Mobile subscribers down 10% due to immigration crackdown

28 Jan 2014

Saudi Arabia’s mobile subscriber base has shrunk by around 10% in two years, in the wake of a widespread immigrant crackdown. CommsMEA reports that a number of stricter rules, including a reduction in quotas for pilgrims, and a more stringent pursuit of illegal workers, alongside tightened regulations on phone registration, have seen the number of mobile subscriptions in the Kingdom shrink to 51.0 million at the end of September 2013, down from 56.1 million reported in 3Q11.

As previously reported by TeleGeography’s CommsUpdate, in June 2013 the CITC increased the penalty for companies and shops illegally distributing mobile SIM cards to SAR25 million from the SAR5 million previously charged for the felony, with the notion that the fine could be doubled if there was a recurrence of the offence. CITC spokesman Sultan Al-Malik said that individuals purchasing such SIM cards would be guilty of identity theft. Under the royal decree, local municipalities will be given the authority to impose the penalties on companies and shops, while expatriates accused of violating the ban will be referred to the police, the Labour Office and the Passport Department.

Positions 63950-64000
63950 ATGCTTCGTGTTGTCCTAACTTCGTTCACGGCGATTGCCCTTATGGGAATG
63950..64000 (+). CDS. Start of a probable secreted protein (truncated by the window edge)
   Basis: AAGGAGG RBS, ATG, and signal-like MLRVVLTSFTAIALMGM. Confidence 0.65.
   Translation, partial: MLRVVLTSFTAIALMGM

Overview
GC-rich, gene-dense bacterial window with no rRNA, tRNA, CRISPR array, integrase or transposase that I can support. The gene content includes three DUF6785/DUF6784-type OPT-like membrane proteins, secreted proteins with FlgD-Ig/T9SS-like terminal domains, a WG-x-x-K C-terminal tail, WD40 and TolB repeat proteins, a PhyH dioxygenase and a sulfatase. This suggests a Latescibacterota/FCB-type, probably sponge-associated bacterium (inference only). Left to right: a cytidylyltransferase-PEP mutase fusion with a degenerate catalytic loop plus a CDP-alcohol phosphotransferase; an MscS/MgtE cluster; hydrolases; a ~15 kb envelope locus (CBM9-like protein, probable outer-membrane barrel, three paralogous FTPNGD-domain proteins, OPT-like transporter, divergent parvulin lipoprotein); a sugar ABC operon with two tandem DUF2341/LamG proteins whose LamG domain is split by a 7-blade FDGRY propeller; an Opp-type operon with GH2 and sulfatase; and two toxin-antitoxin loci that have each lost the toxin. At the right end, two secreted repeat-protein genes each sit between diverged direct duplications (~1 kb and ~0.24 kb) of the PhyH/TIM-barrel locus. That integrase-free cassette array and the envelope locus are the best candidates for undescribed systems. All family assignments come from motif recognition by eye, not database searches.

Saudi Arabia, Communications and IT Commission (CITC)